“We recently announced a funding boost of £400 million for our sixth forms and colleges – the biggest injection of new money into 16 to 19 education in a single year since 2010 – so that we can continue to develop world-class education and skills, as well as the supply and quality of the FE workforce.”

Declining Ofsted oversight

The number of Ofsted inspections to general FE colleges almost halved last year.

Only 19 per cent of all colleges were visited by the education watchdog in 2018/19 compared to 36 per cent the year before.

This equates to oversight of 33 out of 171 colleges in 2018/19, following 64 out of 178 colleges being inspected in 2017/18 – a 48 per cent drop.

Overall oversight across the whole FE and skills sector dropped from 19 per cent being inspected in 2017/18 to 12 per cent last year.

A spokesperson from Ofsted told FE Week: “Ofsted inspects colleges, and all further education and skills providers, in a risk proportionate way and in accordance with the timeframes detailed in the inspection handbook.

“We do not inspect providers simply for the sake of doing so.”

One of the likely reasons for this decline in oversight is funding cuts to the inspectorate.

Ofsted is in line to lose £15 million between 2016/17 and 2019/20 from its inspection budget, which is predicted to fall by 10 per cent from £141,685,000 to £127,100,000.

Another cause for the reduction in inspections could be the number of college mergers after the Department for Education carried out post-16 area reviews.

After August 2017, colleges classed as ‘new’ because of mergers will receive a full inspection within three years of their creation.

And from August 31, 2018, a policy change was introduced to extend short inspection cycles from three to five years.

However, Ofsted did not agree with the premise that area reviews and the number of mergers may have prevented it from carrying out more inspections.

“We inspect as we find: if a college is providing further education, then it is subject to inspection,” a spokesperson said.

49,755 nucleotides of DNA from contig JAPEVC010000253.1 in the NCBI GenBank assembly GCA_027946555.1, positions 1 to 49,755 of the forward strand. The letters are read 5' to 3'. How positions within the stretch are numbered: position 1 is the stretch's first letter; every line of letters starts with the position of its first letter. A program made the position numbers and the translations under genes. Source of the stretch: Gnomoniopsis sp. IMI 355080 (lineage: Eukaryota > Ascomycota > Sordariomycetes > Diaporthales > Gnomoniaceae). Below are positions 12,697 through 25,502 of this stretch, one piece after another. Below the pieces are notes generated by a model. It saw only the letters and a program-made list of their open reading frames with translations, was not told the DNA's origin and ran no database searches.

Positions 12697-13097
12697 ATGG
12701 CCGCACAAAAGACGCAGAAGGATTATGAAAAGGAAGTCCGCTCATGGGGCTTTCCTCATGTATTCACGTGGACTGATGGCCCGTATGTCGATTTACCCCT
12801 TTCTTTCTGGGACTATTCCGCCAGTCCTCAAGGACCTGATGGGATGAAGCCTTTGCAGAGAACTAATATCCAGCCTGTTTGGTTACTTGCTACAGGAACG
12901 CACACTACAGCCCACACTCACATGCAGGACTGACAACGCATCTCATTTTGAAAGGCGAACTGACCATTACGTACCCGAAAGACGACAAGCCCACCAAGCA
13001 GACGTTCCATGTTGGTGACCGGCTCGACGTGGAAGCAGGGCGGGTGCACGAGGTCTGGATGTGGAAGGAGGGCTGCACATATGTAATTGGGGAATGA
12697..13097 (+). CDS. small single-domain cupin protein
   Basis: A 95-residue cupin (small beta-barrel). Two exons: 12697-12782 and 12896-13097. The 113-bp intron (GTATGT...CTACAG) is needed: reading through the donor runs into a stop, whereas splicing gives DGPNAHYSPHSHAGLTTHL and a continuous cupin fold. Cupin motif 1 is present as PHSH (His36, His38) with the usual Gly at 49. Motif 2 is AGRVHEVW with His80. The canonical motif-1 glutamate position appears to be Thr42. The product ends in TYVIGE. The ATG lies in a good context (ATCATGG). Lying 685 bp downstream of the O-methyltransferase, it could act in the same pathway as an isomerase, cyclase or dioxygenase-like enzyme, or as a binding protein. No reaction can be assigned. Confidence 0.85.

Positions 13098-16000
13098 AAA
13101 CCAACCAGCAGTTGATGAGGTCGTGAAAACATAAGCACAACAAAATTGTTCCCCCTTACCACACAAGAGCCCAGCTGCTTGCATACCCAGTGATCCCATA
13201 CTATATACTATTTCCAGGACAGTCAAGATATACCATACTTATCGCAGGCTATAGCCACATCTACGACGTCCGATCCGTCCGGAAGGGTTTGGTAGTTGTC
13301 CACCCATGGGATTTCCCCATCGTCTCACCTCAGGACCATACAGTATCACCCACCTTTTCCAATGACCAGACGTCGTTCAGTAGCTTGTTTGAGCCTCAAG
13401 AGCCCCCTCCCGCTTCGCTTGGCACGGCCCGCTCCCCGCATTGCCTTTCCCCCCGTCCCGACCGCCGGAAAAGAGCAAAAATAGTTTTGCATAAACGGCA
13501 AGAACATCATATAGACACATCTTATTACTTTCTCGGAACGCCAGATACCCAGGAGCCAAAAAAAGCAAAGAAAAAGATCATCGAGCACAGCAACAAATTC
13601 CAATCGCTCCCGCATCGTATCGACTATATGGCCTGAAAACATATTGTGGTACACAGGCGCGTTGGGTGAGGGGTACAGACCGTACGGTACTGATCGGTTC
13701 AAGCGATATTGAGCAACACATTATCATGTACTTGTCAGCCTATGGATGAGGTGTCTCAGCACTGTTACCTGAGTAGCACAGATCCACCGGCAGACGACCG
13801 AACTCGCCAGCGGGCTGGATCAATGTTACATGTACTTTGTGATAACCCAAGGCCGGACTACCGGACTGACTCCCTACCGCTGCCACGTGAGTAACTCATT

David Corke

“It’s not relevant to think of area reviews or mergers as somehow blocking inspection. They continue to happen just as Ofsted continues to inspect colleges.”

David Corke, director of education and skills policy at the Association of Colleges, provided further explanation of the decline in oversight: “As the new inspection framework is rolled out, it isn’t uncommon to see a dip in inspections under the current framework, which is in its last year.

“Several inspections within the new EIF have taken place recently, with early reports suggesting it is more authentic and developmental.”

FE Week’s findings follow greater emphasis on oversight of FE colleges, with both the Education and Skills Funding Agency and the National Audit Office launching their own investigations.

The government announced Dame Mary Ney would lead a review into the way the Department for Education monitors college finances and financial management at the end of August, with college leaders later being asked to submit their views on ESFA oversight.

Earlier that month the National Audit Office said it was also preparing to launch a value-for-money review on the management of colleges’ financial sustainability.

And in September Ofsted announced plans to publish financial ratings as part of inspection reports in the future.

The move will not be part of the watchdog’s new inspection framework, which launched in the same month, as a spokesperson told FE Week it is something for a “longer-term piece of work with the government”.